The UK coronavirus death toll has risen by 381 to 1,789, the Department of Health said - and the latest fatalities include a previously healthy teenager.
The figure is up from 1,408 the day before and as of 9am on Tuesday, a total of 143,186 people have been tested, with 25,150 testing positive.
A 19-year-old with no underlying health conditions became one of the latest victims of Covid-19 in England.
NHS England said the patients who died in hospital were aged between 19 to 98 and all but 28 had underlying health conditions.
In Scotland, a further 13 people have died from Covid-19, bringing the total to 60.
While in Wales the death toll rises by seven to 69 and in Northern Ireland the death toll rises by six to 28, the Public Health Agency (PHA) said.
ITV News' Health and Social Affairs Correspondent Emily Morgan explains how the deaths are calculated - and why there is a discrepancy
Figures from the Office for National Statistics (ONS) have been different to that of NHS England and Public Health Wales.
The ONS figures - which are provisional - are based on the number of deaths registered in England and Wales where Covid-19 was mentioned on the death certificate as "deaths involving Covid-19".
In contrast, figures published by NHS England and Public Health Wales are for deaths only among hospital patients who have tested positive for the virus.
The latest figures report 25,150 people across the UK have now tested positive for the virus.
It comes as the Government said it had been difficult to increase Covid-19 testing and admitted "we must go further, faster" to increase availability.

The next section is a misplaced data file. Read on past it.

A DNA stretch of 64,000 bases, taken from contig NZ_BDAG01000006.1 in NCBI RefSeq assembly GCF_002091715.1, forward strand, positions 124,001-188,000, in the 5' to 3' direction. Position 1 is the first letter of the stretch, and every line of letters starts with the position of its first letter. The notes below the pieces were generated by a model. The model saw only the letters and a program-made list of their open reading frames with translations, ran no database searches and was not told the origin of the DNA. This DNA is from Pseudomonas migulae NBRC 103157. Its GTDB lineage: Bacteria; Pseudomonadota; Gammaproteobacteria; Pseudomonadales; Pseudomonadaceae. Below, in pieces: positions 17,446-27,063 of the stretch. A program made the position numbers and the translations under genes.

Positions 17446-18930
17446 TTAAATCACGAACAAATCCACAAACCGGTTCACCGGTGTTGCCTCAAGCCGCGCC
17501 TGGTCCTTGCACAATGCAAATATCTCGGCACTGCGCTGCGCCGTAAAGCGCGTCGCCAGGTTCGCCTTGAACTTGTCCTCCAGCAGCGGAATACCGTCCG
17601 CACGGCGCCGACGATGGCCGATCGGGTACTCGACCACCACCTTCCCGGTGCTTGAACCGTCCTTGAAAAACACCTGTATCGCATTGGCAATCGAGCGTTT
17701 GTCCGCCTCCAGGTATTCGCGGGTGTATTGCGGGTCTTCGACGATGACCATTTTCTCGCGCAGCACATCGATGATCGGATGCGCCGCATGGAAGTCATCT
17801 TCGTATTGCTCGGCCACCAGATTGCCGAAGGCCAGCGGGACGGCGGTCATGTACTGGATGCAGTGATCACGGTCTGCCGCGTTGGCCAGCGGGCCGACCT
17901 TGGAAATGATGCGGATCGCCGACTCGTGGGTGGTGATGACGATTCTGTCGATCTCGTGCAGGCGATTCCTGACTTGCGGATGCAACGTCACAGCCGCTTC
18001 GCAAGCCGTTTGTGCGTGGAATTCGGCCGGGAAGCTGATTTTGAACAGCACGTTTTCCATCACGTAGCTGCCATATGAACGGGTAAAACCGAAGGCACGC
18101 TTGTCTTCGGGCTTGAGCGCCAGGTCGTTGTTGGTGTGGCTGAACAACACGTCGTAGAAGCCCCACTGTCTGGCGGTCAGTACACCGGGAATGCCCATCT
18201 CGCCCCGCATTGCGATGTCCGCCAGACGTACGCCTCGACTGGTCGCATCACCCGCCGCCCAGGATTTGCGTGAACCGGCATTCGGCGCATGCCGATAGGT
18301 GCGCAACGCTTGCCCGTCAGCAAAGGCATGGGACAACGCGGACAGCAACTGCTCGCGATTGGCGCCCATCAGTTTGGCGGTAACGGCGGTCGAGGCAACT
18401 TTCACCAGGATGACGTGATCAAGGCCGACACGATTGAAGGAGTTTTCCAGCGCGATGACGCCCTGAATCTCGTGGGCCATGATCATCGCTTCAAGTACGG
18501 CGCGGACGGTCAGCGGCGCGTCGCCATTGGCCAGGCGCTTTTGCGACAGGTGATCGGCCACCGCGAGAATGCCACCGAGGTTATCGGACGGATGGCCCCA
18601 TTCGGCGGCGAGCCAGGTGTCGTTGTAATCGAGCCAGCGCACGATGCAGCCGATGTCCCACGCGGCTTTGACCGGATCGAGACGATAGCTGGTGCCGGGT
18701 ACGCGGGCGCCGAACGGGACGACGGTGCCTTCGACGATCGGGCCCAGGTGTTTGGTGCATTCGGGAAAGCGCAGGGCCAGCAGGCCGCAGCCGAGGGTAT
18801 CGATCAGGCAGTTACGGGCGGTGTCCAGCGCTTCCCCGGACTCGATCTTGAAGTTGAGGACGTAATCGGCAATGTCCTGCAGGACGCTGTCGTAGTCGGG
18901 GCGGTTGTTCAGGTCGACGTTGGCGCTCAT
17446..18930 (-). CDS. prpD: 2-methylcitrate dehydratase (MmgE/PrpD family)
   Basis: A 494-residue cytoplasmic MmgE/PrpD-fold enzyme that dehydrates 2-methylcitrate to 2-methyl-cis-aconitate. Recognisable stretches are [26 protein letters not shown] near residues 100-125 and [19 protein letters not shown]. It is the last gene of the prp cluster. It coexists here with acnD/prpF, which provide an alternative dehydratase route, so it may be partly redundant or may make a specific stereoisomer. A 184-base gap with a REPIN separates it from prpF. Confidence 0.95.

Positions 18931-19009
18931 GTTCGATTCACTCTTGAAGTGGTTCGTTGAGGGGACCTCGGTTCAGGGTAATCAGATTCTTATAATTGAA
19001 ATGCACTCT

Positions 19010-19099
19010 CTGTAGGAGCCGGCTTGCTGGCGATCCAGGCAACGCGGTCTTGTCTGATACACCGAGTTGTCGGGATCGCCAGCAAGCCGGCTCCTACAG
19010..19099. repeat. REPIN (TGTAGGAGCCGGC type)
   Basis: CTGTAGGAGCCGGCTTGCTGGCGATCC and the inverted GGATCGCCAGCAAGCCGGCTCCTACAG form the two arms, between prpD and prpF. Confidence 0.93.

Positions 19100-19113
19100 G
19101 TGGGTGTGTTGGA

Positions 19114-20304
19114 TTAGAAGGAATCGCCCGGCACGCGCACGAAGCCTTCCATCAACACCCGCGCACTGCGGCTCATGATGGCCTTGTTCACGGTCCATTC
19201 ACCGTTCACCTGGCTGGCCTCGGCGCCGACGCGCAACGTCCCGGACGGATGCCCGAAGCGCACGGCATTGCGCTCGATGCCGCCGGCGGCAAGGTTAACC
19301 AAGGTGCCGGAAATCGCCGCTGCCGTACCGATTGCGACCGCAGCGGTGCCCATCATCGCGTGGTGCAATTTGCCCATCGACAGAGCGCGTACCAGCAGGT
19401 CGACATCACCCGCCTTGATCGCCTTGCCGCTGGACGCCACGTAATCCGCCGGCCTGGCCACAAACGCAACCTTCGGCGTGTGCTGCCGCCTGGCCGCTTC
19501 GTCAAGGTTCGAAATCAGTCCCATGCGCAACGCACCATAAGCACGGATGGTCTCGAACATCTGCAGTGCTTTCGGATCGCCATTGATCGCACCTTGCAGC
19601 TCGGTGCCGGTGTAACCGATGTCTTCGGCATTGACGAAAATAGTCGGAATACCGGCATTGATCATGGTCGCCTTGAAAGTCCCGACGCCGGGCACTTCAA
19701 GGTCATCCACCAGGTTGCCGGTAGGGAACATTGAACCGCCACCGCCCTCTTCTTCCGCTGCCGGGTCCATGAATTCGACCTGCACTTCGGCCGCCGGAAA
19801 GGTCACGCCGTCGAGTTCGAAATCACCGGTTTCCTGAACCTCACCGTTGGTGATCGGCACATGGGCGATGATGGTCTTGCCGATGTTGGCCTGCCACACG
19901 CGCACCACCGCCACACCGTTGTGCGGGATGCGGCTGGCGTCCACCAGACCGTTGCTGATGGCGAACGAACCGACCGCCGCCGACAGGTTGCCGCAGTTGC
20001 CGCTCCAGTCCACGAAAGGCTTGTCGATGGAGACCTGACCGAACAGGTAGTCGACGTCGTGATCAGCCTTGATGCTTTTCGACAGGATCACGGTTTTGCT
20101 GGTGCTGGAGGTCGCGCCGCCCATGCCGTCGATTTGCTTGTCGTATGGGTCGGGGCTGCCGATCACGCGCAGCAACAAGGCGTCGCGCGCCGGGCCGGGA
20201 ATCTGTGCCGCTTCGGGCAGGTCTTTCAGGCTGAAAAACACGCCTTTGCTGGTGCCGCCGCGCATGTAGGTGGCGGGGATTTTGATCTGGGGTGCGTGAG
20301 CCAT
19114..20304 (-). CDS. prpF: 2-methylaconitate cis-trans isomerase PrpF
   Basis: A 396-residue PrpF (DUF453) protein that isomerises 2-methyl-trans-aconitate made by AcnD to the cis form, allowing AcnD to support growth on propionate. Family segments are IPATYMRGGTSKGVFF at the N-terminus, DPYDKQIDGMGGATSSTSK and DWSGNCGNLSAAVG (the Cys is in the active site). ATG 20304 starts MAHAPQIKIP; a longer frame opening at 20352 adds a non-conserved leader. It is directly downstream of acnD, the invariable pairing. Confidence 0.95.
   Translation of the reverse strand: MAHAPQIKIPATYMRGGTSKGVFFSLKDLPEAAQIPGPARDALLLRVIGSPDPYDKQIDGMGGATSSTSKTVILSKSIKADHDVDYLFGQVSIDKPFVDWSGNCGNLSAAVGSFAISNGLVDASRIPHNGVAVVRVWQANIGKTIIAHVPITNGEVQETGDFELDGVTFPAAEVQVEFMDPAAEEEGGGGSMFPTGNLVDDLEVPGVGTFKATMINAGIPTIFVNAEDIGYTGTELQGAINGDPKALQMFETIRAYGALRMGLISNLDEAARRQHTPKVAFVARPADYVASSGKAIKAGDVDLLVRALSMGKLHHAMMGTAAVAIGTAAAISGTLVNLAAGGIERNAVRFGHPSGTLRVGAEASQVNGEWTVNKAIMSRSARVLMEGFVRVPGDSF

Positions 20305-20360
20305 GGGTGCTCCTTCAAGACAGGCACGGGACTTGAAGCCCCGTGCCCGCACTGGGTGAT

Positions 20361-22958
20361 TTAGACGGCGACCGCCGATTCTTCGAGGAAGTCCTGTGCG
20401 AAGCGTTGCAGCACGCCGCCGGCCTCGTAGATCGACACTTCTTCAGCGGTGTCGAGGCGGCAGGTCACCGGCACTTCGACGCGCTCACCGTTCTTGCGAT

At Tuesday's daily coronavirus briefing, Cabinet minister Michael Gove said: "More NHS staff are returning to the frontline, and more testing is taking place to help those self-isolating come back, and to protect those working so hard in our hospitals and in social care."
He said a "critical constraint" on the ability to rapidly increase testing capacity is the availability of the chemical reagents, but added the Prime Minister and Health Secretary were working with companies worldwide to ensure the UK gets the material needed to increase tests "of all kind".
The Cabinet minister added that "the first of thousands of ventilators" will be delivered to the NHS next week. It comes as a consortium of manufacturers joined forces to build 10,000 ventilators to meet the demands of the crisis.
Mr Gove said the Government was also "buying more ventilators from abroad, including from EU nations".
Also addressing the presser, NHS England's Medical Director warned it is important the public "must not be complacent" despite a plateau in new cases in recent days.
Stephen Powis said "it's really important not to read too much into this," adding: "It's really important we keep complying with those [lockdown] instructions".
Coronavirus: Everything you need to know